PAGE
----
book report | maripolarama

October 11, 2016 in good reads by editor

Known as the woman behind Madonna’s 80s look, there is more to Maripol than just rubber bracelets and rosary beads.

Artist-designer-director Maripol is most often recognized as the woman who helped craft the rebellious sex kitten image of a very young Madonna. By pairing cross necklaces and rubber bracelets with lace gloves and bare midriff, she helped redefine the way young women dressed, inspiring a million-and-one wannabes to wear their underwear as outerwear. But while those style cues are still reverberating today, there’s a lot more to Maripol’s story than just “Friend of Madonna”.

Maripol left France for NYC in 1976, where she landed a cush gig at New York outpost of iconic Italian brand, Fiorucci. Hired pretty much due to her unique DIY earrings, she was tapped as the brand’s first jewelry designer and then art director. The enterprising twenty-something became an active member of New York City’s LES art and music circuit, where she documented her friends and colleagues with her ubiquitous Polaroid camera. In 2005, these snaps were collected into a book called Maripolarama.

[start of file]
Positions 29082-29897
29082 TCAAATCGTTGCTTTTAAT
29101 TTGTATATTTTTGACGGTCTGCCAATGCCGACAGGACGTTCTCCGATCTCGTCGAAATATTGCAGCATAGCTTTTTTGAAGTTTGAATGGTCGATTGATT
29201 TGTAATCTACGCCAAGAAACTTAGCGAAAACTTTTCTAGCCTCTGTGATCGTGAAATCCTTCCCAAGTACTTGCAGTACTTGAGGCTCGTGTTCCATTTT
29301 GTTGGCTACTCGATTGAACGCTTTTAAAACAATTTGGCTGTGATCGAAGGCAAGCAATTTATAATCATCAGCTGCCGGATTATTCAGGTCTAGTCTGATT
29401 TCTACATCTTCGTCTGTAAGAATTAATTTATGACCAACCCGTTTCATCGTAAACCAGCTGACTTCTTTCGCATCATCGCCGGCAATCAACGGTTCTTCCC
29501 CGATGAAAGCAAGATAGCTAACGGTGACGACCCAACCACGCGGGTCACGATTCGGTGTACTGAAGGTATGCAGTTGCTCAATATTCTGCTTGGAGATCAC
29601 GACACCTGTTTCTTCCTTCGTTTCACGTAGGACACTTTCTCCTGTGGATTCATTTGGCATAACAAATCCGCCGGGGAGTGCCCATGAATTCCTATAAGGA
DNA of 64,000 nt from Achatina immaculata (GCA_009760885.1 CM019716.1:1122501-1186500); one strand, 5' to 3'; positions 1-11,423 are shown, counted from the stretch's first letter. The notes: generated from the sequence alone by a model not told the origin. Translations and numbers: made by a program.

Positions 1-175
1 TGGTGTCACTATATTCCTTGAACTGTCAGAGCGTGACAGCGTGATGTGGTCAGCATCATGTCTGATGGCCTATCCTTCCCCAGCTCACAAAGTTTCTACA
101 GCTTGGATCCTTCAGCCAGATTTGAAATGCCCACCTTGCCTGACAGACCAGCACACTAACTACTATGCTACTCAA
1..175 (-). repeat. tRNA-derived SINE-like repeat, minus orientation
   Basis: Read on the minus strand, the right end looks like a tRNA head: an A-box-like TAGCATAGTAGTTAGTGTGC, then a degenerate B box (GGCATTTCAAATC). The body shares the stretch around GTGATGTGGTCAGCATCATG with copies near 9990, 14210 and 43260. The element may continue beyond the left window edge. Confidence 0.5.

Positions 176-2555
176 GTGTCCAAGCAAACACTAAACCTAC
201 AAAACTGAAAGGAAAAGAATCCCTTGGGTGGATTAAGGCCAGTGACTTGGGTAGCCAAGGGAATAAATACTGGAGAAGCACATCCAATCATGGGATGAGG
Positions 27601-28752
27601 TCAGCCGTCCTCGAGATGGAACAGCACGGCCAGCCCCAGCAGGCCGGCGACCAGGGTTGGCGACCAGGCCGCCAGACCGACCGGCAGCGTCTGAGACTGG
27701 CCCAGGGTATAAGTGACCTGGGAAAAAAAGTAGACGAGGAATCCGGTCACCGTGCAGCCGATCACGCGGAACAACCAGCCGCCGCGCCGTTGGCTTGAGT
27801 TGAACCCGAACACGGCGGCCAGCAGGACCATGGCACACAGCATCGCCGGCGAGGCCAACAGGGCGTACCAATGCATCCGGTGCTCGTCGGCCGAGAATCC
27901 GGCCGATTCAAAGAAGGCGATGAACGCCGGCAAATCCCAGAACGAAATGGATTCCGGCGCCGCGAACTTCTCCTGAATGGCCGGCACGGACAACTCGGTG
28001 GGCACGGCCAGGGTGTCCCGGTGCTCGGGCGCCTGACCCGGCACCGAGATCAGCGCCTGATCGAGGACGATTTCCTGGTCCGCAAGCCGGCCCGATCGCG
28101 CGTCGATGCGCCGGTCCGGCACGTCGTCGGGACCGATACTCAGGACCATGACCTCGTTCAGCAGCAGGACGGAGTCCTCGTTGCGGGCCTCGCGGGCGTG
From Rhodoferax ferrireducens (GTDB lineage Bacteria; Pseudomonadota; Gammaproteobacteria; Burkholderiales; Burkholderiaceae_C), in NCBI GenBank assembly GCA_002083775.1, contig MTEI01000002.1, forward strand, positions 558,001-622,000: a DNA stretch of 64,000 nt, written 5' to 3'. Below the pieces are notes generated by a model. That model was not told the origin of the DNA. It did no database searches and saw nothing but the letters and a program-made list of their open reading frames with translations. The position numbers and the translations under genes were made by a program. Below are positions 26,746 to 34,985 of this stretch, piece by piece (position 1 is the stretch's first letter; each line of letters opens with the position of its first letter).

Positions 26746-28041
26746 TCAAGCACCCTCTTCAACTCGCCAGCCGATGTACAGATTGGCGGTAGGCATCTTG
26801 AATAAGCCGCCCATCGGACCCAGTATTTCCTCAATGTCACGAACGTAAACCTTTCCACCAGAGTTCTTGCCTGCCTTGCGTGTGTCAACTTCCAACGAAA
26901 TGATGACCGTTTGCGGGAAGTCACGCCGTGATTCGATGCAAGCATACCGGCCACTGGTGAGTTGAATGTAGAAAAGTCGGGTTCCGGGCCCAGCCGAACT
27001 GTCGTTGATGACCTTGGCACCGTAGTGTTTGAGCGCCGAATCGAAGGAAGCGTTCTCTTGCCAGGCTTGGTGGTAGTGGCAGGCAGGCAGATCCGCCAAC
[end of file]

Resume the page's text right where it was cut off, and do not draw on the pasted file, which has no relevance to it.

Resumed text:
Flipping through the grainy faded photos that fill out Maripolarama, you get a real sense of why this brief period in NYC’s history is so endlessly romanticized: rents were cheap, creativity was king, and to be accepted, all you needed was to be doing something. Something cool. And it helped to have a distinctive look more befitting the Mudd Club than Studio 54. Some of the faces in Maripolarama were already famous, but many more were on the cusp of stardom and picking out the young soon-to-be’s is like a game of I Spy; Madonna, Jean-Paul Gaultier, Keith Haring, Naomi Campbell, Jean-Michel Basquiat, Anna Sui. Look closely and you can see Maripol’s design work all over the pages, as friendly Polaroid subjects wear the rubber bangles and plastic fringe necklaces that were about to go mainstream. In 2010, she collaborated with Marc Jacobs, recreating some of those jewelry pieces for 80s revivalists to devour. Three decades on, she still lives in the SoHo loft space where so many DJ parties and artistic moments happened. We wonder what her rent is now.